Claire BishopClaire Bishop looks at three historically important (revolutionary) moments in the presentation of the development of the art of participation, the role of artists in society, and the connection between artistic and political projects. These are 1917 (when art production was associated with Bolshevik collectivism), 1968 (when art was associated with criticism of authorities, oppression), and 1989 (when art produced new participatory-collaborative practices at the time of losing the collective political goal). Historically, participation developed first from the sphere of avant-garde theater and performance in the 1920s through the practices of Italian Futurists (Variety Theater) and their mix of spectacle, slapstick, singing, recitation and poetry reading ... and actions of direct provocation of spectators: glue on chairs, traffic jam in the audience by selling one and the same ticket for ten people, etc. This antagonism did not really mean a negative attitude, but respect for the viewer in order to emancipate the audience for modern society through the values ​​of nationalism, militarism, destruction, and war. However, in that way, the Futurists only slipped into right-wing nationalism and fascism. In contrast, the Parisian Dadaists (Andre Breton) wanted to re-examine the audience and sociability by moving from cabaret and theatrical conventions to the streets, so that people, through the self-reflective re-examination of moral and aesthetic norms, understood the connection between art and life. They formed excursions of people through Paris to locations in front of buildings without major historical significance and organized various situations, games, readings of the Dadaist manifesto in front of them, with the goal of creating a "social sculpture". Also, they realized false public trials of artists or personalities who once advocated anarchism, freedom, individuality and turned to e.g. fascism ... The goal was to redirect Dada's scandal and anarchism towards specific moralistic, ethical goals, which only more clearly politically positioned the Parisian Dada against the general Dadaist position: the denial of all political positions. In her artistic interventions, she became "tacitly political", and the connection between artistic and political practice was later built through the Situationists through the decades.Istovremeno, u Rusiji se nakon Oktobarske revolucije insistiralo na zajedničkoj, kolektivnoj produkciji kulture sa ciljem da se odbace vrednosti prethodno ustanovljene visoke buržoarske kulture koje proizvode i konzumiraju isključivo individue. Kultura se revolucionalizovala kroz rad (spajanjem umetnika u radnika), kroz način života (u kući i na poslu) i kroz osećanja (revolucionarnu osvešćenost i sentiment) - čime se gradio transnacionalni proleterski identitet. Autorstvo se više nije definisalo kao ekspresija umetničke individue već njegove/njene aktivne participacije u kreiranju kolektivnog života. Dva su oblika: Proletkult pozorište (formirala ga radnička klasa) i masovni spektakli. Proletkult je nastao na pozorišnom amaterizmu, grass-roots grupama, kako bi se kultura gradila participacijom ljudi/radnika u dehijerarhizovanim kreativnim procesima. Masovni spektakli su se zasnivali na participaciji u kojoj je apparatus državne propagande koristio pozorište za mobilizaciju svesti javnosti i stvaranje slike zajedništva. Npr. brojne rekreacije Revolucije ispred Zimske palate sa 8000 učesnika ili “Simfonijski orkestri” sačinjeni od mehnaničkih zvukova fabričkih sirena, motora, parnih uređaja, turbina, kojima je rukovodilo stotine ljudi pod komandama dirigenata sa krovova zgrada, mahanjem zastava. Madjutim, učešće u kolektivnom procesu je bilo mnogo značajnije nego gledljivost takvih projekata ili demokratski uticaj, tehničke sposobnosti itd. Zanimljivo je i to da su se ovakvi projekti paradoksalno uvek vezivali za individualna imena (reditelja) iako su insistirali na vrednostima jednakosti i kolektiva.At the same time, after the October Revolution, Russia insisted on joint, collective production of culture with the aim of rejecting the values ​​of the previously established high bourgeois culture, which is produced and consumed exclusively by individuals. The culture was revolutionized through work (by merging artists into workers), through the way of life (at home and at work), and through feelings (revolutionary awareness and sentiment) - thus building a transnational proletarian identity. Authorship is no longer defined as the expression of an artistic individual but of his / her active participation in the creation of collective life. There are two forms: the Proletcult Theater (formed by the working class) and mass spectacles. Proletkult was created on theatrical amateurism, grass-roots groups, in order to build culture through the participation of people/workers in dehierarchized creative processes. The mass spectacles were based on participation in which the state propaganda apparatus used the theater to mobilize public awareness and create an image of the community. For example. numerous revolutions of the Revolution in front of the Winter Palace with 8000 participants or "Symphony Orchestras" made up of mechanical sounds of factory sirens, engines, steam devices, turbines, led by hundreds of people under the command of conductors from the roofs of buildings, waving flags. However, participation in the collective process was much more important than the visibility of such projects or democratic influence, technical capabilities, etc. It is also interesting that such projects have paradoxically always been tied to individual names (directors), although they insisted on the values ​​of equality and the collective.The idea of ​​democratizing art and everyday culture, accessible to everyone, as opposed to elitist culture, developed during the 1950s / The idea of ​​democratizing art and everyday culture, accessible to everyone, as opposed to elitist culture, developed during the 1950s / 60s in Paris, by hiring artists from the Situationist International (SI). Although initially dedicated to art exhibitions and individual authorship, under the influence of Guy Deborah, the group stopped looking at art separate from revolutionary practice. The task was not to subordinate art to politics but to overcome both by integrating everyday life and art. Thus, SI had a threefold identity: the artistic avant-garde, the experimental research of the free constitution of everyday life, and the theoretical-practical articulation of revolutionary attitudes. The goal was to produce instability and interruption (with the beautiful in traditional art), immediacy (in the form of directly organizing sensations instead of reporting on them), and self-determination (to build ourselves, not the things we enslave). SI, however, seldom delved into issues of class difference and social inequality. Inspired by Dada's practices, they carried out three types of actions: Derivatives (aimless, disorienting guiding people through the city to get rid of disciplinary, homogenizing, dehumanizing forms of urban life), detuornament (the subversive practice of undermining existing meanings of things/images) and constructed situations. central urban spaces, in order to resist capitalism, bureaucracy, consumerism, and to encourage mutual communication, non-alienation, social life). The constructed situations had similarities with other types of open forms of artwork and participation (eg the post-Brecht and Artovo theater, the Happenings). Although they shared common values ​​in criticism against spectacle, museums, commercialization, mediatization, alienation, advocacy for revolution, etc. - SI saw the Happenings in Europe and America as attracting media attention and trivializing political ideas. The works of Alan Kaprow, John Cage, and Jackson Pollock in the United States were based on easy forms of structured audience participation and apolitical means of changing people's attitudes toward life. On the other hand, European happenings, like the works of Jean-Jacques Lebel, took place through unstructured participatory events with the free expression of nudism, sexuality, mythology, and hallucinogen consumption. The goal was to give people less to do something, and more to introduce them to collective transformations and erasure of dualisms: viewer/audience, politics/art, revolution/creativity, subject/object, art/life, active/passive, conscious/unconscious, individual socially. The role of the artist is to be a moral transgressor by giving voice and space to everything that is conventionally oppressed in society. The European happenings of weaker politics were the actions of the GRAV (Groupe d Reserche d’art Visuel) in Paris. Two- and three-dimensional optical and kinetic installations and games stimulated psychological and physiological responses to movement, color, and light as a means of affecting the viewer's perception, and questioning conventional experiences of time, eye-work relationships, and so on. However, the experiences that these installations stimulated were more individual than social and more interactive than participatory, and the viewer was always manipulated to complete the work "properly" with his participation. The only political effectiveness was in expanding the perception that would lead to sharing in society (which did not happen).While participatory art in Western Europe and North America in the 1960s was conceived as a critique of the spectacle in consumerist capitalism, advocating collective activity versus individual passivity, Argentine artists pushed for stronger immediacy in opposition to a particular political dictatorship. Their production of happening/situation was based on two aspects: merging life and art (using people as a medium) and at the same time distancing oneself from both. The works of art: either included human bodies within the installations (a group of lower-middle-class people, retirees, etc. in a space that emits a strong electronic sound - Oscar Masota; exhibiting a real working family in a museum - Oscar Bonnie) or gave visitors/viewers a role/tasks within unpredictable but predetermined situations (August Boal's "invisible theater"; locking the audience in the gallery until they find a way out - Ciclo de Experimental, Graciela Carnevale). That is why Carnevale's work best illustrates the provocation with the unpredictability of the reaction/response, which constitutes the core of the artistic and political aspect of the work in South America. This work is both metaphorical and phenomenological - because it enlightens viewers to understand and feel on their own skin the violence (of the state) in which they live (‘I can’t stay neutral, I have to do something). It was the South American practices of direct confrontation with/in the public sphere and precarious relations with artistic institutions that set a precedent for today's practices of participation in art, questioning the assumption that participation itself is synonymous with democracy.In contrast to South American practices of participation as a means of raising awareness and action against dictatorship, and Western European or North American artistic practices of creating a participatory public sphere as a counterpoint to the world of individual consumption, Eastern European and Russian promising practices of the 1960s and 1970s glorified individual aesthetic experiences. a sphere based on artistic evaluation according to its position within the Marxist-Leninist dogma. The work of art was more about researching the aesthetic than the political with the idea of ​​transforming individual life into art, rather than changing the entire system under which he lives. The artists did not want their works to be interpreted as political or dissident, but as apolitical research on existential freedoms and inconsistencies within the imposed paradigm of collectivism and equality with the highly regulated and hierarchical systems of the time. In Czechoslovakia, Milan Knižak organizes events with groups of people and ritualistic ceremonies, Jan Mlčoch locks the audience in an apartment as he goes out the window through a rope, and Jan Budaj organizes lunch in a public parking lot. In Moscow, the work of the Collective of Group Actions stands out, which led groups of people to rural areas and conducted mysterious games with them. In Yugoslavia, the happenings and paratheatrical events of the groups Kod, Oho, 143 stand out; The individual performances of Miroslav Mandić, Tomislav Gotovac, Marina Abramović, Katalin Ladik, Zoran Popović, etc. are still classified as conceptual performances (art) because they question art institutions, the status of artists, the characterization of a work of art - unlike the activism of avant-garde performance of futurism. Examples of artistic production of socialist contexts, from today's perspective, can hardly be read as uncritical. Especially because they problematize contemporary claims that participation is synonymous with collectivism, and thus automatically in opposition to capitalism.In the UK, a welfare state of social democracy, 1970s participation developed through two principles. The first sees the role of artists in society through work within corporations or public institutions (Artist Placement Group APG). The second defines the role of artists in society as facilitators of creativity among people of everyday life (Community Arts Movement). Although politically naive and unposted, APG re-examines whether it is better for art to be engaged in society even when it implies compromises or to maintain ideological purity at the expense of social isolation and powerlessness. Although Community Art is created with the goal of producing liberalizing self-determination through which groups of people will gain control over their lives, this impulse grows over time depending on grants, positioning artists not as activists but as quasi-employees of one or another dominant government. That is why this movement hardly remained a counter-culture until it received the approval and support of the state. Also, the definition of the work of these communities has always focused more on how they work than on what they specifically do with the participants. That is why the artistic quality of the results has never been the focus of these communities because they produced art for marginal groups. Advocating the “process above the product” makes it impossible to create a discursive framework or culture of reception as a criterion for the artistic evaluation of such projects.The 1990s brought two terms/practices from the business world that penetrated the art market: “project” and “outsourcing”. Although applied in the 1960s, the project became the umbrella name for artwork during the 1990s, replacing a work of art as a finalized object with works of open-end, based on research, social process, and changing forms. The key year was 1993 when new art groups of activist orientation (Superflux, N55…) emerged in Europe as a counterpart to the North American art groups engaged in the AIDS crisis. The works/projects of the new collectives come from site-specific practice - not theater and performance as before the 1990s - treating the location more as a socially constituted phenomenon with an authentic everyday life than as a formal or phenomenological entity. This transition is best illustrated by Project Unite in France (1993) - an exhibition of works by American and European artists within the LeCorbusier residential complex inhabited by single parents, immigrants, retirees, students, etc. This collaborative authorship between artists, tenants, and curators underlined the distinction between North American and European criteria for social engagement. While American artists under the influence of critical theory in psychoanalysis, critical ethnography, identity politics, and postcolonialism had a more pragmatic and critical attitude in working with tenants, French artists under the influence of poststructuralism - for which there is no position outside - nurtured the aesthetics of relationships through insincere, uncritical engagement and fictitious relationships with tenants. This diversity during the 1990s remains the root of the establishment of two approaches to human participation as a central artistic medium and material. On the one hand, it is about the aesthetics of relation (Nicolas Borrioud) that base the artistic process on the aesthetic aspect of a harmonious interpersonal relationship and social context, remaining in the field of the art world rather than within the framework of social change. On the other hand, there are practices of relational antagonism - in which artistic experience is built through structures of relations between everything different that is repressed, polemical, antagonistic, uncomfortable, uncomfortable, absurd, and divided in order to constitute social harmony and a comfortable community. Instead of transcending empathy to alleviate the discomfort between differences within relationships and "sociability" (Rirkrit Tiravaniya), relational antagonism insists on social responsibility through dialogue and negotiation between unequal positions and questioning the quality of the relationship itself - what kind of relationship is being made? for whom? why? can it be separated from the theme of the work or introduced into its context? And what polemical foundations are being created for rethinking new relationships and a new world (Thomas Hirshhorn, Santiago Sierra, Tania Burgera, Arthur Zhmivsky, Phill Collins, Jeremy Deller, Tino Sehgal). These practices reflect socio-politically and aesthetically together (their mutual antagonism) and, more importantly, resist their subordination to the ethical: whereby in artistic criticism the ethical evaluation of participatory works of art dominates the aesthetic evaluation and the discussion of the conceptual significance of the work and its social and aesthetic forms. The focus of the critique is on the ethics of human interaction (identity politics: respect for the Other, acceptance of diversity, protection of fundamental freedoms, human rights, etc.) and the assessment of the author's intention and work process, instead of the artistic identity of the work and social justice policy. In contrast, Bishop refers to Ransier's definition of the aesthetic - as a specific way of thinking about the contradiction in the relationship of art to social change, which is based on the paradox of believing in the autonomy of art and its inextricable link with the principle of a better world. As Ransier says: A political work of art disturbs the relationship between the visible, the utterable, and the thoughtful, without using the expression of the message as a means. It conveys meaning in the form of ruptures before it simply gives us "awareness" of the state of the world.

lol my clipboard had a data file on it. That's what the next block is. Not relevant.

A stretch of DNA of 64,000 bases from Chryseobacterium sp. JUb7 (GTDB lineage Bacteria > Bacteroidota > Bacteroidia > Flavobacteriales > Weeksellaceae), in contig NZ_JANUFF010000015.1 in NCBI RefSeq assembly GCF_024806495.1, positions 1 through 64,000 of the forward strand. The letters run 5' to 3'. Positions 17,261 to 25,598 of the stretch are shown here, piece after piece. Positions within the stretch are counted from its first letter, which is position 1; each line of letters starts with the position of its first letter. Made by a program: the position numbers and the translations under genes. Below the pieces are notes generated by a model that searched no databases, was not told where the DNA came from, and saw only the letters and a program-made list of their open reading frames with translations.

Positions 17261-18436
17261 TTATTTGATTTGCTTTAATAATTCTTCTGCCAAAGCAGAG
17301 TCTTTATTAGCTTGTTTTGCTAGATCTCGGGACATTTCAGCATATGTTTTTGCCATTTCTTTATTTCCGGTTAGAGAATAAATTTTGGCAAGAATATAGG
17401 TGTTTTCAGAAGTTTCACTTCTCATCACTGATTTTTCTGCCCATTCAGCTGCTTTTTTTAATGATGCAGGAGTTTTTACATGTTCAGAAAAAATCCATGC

Along the lines of relational antagonism, types of participatory works are developed that rely on "outsourcing" - in which the artist would rather hire non-professionals or professionals from other fields than perform them himself. Delegated performances fall into three groups: Actions delegated to non-professionals to perform aspects of their identity in a museum, gallery, etc. (Annika Erikson, Jeremy Deller, Santiago Sierra, Tania Burgera, Santiago Sierra ...); Actions delegated to professionals from other fields who are involved in the artist's work as ready-made to perform it (Tania Burgera, Tino Sehgal (); Actions delegated and designed specifically for video and film (Phill Colins, Artur Žmijevski). In delegated performances, the author gives his power to the performer temporarily, while in return the performer delegates to the artist his authenticity of everyday social reality in a situation where the result is uncertain (it is not known what reaction the work will produce), and which the artist completes and defines its representativeness. These works do not use modern working conditions simply but emphasize our attitude towards them through the representation of conventionally unexposed groups of people with common interests or political opinions. At best, the delegated performance produces devastating events that testify to the common reality between spectators and performers and that defy not only the agreed ways of thinking about pleasure, work, and ethics but also the intellectual frameworks we inherited to understand these ideas today.